Pomerol Wine Region Summary
Though it doesn’t conform to many people’s mental image of Bordeaux – charming, humble outbuildings, rather than fairytale chateaux with elegant turrets and terraces – Pomerol has become one of the most alluring appellations in recent decades and of great interest to collectors and investors.
This small, but perfectly formed pocket (813 hectares under vine) of clay, gravel and sandy soils may only have begun producing wine in earnest in the 1800s, yet in the years since, it has more than made up for lost time in sheer quality and uniqueness.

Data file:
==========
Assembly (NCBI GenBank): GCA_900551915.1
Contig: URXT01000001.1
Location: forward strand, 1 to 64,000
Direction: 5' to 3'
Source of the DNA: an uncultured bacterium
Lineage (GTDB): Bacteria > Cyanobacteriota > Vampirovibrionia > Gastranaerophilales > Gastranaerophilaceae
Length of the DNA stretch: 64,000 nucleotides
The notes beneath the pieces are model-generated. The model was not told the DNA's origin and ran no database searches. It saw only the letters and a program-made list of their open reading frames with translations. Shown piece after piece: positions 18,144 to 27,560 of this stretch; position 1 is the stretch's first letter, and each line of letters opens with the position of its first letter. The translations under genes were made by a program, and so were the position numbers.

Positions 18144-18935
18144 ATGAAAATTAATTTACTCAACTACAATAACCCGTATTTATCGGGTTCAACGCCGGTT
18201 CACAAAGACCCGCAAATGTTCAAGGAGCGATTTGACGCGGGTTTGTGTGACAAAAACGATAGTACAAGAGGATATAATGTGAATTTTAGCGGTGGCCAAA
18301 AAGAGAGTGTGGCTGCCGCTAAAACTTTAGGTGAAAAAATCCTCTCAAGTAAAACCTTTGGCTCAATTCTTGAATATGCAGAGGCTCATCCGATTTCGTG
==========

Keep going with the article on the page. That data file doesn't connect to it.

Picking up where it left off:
Its special microclimate and unusual subsoil with its iron oxide deposits makes for wines that are greatly varied. In the higher ridges there are rich clay deposits, giving way to sandier soils in the lower slopes, producing wines. Pomerol blends generally give Merlot a leading role, giving them lightness of aroma and smooth supple textures, often paired with the Cabernet Franc that lends a gloriously rich and deep colour.
Somewhat of an anomaly in Bordeaux, there is no official classification here. Previously known only to locals and a limited market in Switzerland and Belgium, Pomerol’s beautiful wines were catapulted into the limelight in 1982 by the influential critic and tastemaker Robert Parker Jr. Prices for the produce of properties like Petrus, Lafleur and Le Pin skyrocketed in the years since, in a reflection of the gargantuan demand that exists for wines of bijou estates whose production rarely exceeds 1,000 cases in a vintage.